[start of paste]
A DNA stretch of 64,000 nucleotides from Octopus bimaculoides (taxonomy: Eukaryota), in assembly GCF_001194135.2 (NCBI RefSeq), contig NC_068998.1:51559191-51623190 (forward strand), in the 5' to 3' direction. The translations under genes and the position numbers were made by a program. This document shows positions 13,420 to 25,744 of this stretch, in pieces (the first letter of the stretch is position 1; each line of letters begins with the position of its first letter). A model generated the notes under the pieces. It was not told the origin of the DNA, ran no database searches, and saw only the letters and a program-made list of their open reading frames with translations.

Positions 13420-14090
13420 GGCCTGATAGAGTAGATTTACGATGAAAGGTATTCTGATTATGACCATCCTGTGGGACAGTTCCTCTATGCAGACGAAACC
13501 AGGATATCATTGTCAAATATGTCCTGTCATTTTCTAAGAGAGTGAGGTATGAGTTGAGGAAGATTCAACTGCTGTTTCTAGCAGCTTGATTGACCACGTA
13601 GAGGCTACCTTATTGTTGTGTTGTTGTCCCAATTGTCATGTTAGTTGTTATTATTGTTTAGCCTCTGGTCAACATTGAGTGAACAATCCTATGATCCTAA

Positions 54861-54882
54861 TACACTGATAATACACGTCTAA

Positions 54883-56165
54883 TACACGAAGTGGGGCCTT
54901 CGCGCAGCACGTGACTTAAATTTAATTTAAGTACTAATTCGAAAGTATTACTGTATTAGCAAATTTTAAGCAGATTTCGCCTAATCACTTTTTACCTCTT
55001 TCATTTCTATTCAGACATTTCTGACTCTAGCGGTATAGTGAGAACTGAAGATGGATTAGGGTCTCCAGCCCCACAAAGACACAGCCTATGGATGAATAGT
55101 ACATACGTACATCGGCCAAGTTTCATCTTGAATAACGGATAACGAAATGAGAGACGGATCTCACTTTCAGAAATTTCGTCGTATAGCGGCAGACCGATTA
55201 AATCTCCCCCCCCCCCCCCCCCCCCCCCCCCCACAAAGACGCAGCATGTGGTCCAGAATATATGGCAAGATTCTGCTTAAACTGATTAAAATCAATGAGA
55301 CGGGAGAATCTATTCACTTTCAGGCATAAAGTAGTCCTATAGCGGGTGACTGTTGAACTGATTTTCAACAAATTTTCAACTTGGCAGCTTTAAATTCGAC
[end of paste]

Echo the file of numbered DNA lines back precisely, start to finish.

A DNA stretch of 64,000 nucleotides from Octopus bimaculoides (taxonomy: Eukaryota), in assembly GCF_001194135.2 (NCBI RefSeq), contig NC_068998.1:51559191-51623190 (forward strand), in the 5' to 3' direction. The translations under genes and the position numbers were made by a program. This document shows positions 13,420 to 25,744 of this stretch, in pieces (the first letter of the stretch is position 1; each line of letters begins with the position of its first letter). A model generated the notes under the pieces. It was not told the origin of the DNA, ran no database searches, and saw only the letters and a program-made list of their open reading frames with translations.

Positions 13420-14090
13420 GGCCTGATAGAGTAGATTTACGATGAAAGGTATTCTGATTATGACCATCCTGTGGGACAGTTCCTCTATGCAGACGAAACC
13501 AGGATATCATTGTCAAATATGTCCTGTCATTTTCTAAGAGAGTGAGGTATGAGTTGAGGAAGATTCAACTGCTGTTTCTAGCAGCTTGATTGACCACGTA
13601 GAGGCTACCTTATTGTTGTGTTGTTGTCCCAATTGTCATGTTAGTTGTTATTATTGTTTAGCCTCTGGTCAACATTGAGTGAACAATCCTATGATCCTAA

Positions 54861-54882
54861 TACACTGATAATACACGTCTAA

Positions 54883-56165
54883 TACACGAAGTGGGGCCTT
54901 CGCGCAGCACGTGACTTAAATTTAATTTAAGTACTAATTCGAAAGTATTACTGTATTAGCAAATTTTAAGCAGATTTCGCCTAATCACTTTTTACCTCTT
55001 TCATTTCTATTCAGACATTTCTGACTCTAGCGGTATAGTGAGAACTGAAGATGGATTAGGGTCTCCAGCCCCACAAAGACACAGCCTATGGATGAATAGT
55101 ACATACGTACATCGGCCAAGTTTCATCTTGAATAACGGATAACGAAATGAGAGACGGATCTCACTTTCAGAAATTTCGTCGTATAGCGGCAGACCGATTA
55201 AATCTCCCCCCCCCCCCCCCCCCCCCCCCCCCACAAAGACGCAGCATGTGGTCCAGAATATATGGCAAGATTCTGCTTAAACTGATTAAAATCAATGAGA
55301 CGGGAGAATCTATTCACTTTCAGGCATAAAGTAGTCCTATAGCGGGTGACTGTTGAACTGATTTTCAACAAATTTTCAACTTGGCAGCTTTAAATTCGAC